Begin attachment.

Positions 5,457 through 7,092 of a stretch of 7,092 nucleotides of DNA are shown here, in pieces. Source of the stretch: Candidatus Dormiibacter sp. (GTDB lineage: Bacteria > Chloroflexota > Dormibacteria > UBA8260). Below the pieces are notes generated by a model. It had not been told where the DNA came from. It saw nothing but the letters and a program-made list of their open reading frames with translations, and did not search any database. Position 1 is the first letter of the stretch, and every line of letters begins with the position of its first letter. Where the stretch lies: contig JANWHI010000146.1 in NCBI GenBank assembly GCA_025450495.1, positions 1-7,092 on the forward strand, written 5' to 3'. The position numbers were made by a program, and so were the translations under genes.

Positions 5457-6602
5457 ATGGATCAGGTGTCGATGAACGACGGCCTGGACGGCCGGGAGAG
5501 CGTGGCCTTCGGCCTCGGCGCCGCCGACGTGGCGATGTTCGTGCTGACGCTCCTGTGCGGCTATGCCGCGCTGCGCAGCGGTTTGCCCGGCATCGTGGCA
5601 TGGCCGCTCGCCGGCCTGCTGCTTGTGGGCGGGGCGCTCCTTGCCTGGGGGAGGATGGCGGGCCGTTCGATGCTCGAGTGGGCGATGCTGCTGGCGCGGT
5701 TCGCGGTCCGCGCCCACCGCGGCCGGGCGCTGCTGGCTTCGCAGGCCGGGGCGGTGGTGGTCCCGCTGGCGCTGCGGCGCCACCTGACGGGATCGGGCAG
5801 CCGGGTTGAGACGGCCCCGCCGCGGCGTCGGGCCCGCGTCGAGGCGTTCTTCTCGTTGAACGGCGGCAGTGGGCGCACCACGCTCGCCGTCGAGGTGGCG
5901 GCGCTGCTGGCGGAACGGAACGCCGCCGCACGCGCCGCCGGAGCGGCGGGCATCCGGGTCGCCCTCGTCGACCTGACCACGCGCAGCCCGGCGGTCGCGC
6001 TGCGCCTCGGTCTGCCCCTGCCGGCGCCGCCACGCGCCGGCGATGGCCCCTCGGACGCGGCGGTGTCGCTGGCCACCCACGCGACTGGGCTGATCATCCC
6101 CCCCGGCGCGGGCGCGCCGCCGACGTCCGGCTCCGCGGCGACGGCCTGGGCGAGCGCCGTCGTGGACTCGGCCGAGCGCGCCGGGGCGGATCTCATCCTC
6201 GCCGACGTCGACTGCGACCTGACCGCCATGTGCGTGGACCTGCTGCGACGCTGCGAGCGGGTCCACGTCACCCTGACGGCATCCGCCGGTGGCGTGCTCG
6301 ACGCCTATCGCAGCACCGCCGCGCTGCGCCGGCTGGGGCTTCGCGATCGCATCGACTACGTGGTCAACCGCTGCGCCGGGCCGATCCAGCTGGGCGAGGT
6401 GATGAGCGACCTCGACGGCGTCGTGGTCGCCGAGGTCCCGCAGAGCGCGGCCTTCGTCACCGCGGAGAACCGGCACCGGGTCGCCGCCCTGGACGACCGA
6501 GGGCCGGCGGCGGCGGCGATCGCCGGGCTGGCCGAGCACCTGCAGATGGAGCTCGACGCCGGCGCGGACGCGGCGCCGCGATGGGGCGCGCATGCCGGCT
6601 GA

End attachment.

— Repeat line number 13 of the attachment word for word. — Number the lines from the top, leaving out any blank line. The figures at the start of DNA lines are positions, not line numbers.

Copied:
6401 GATGAGCGACCTCGACGGCGTCGTGGTCGCCGAGGTCCCGCAGAGCGCGGCCTTCGTCACCGCGGAGAACCGGCACCGGGTCGCCGCCCTGGACGACCGA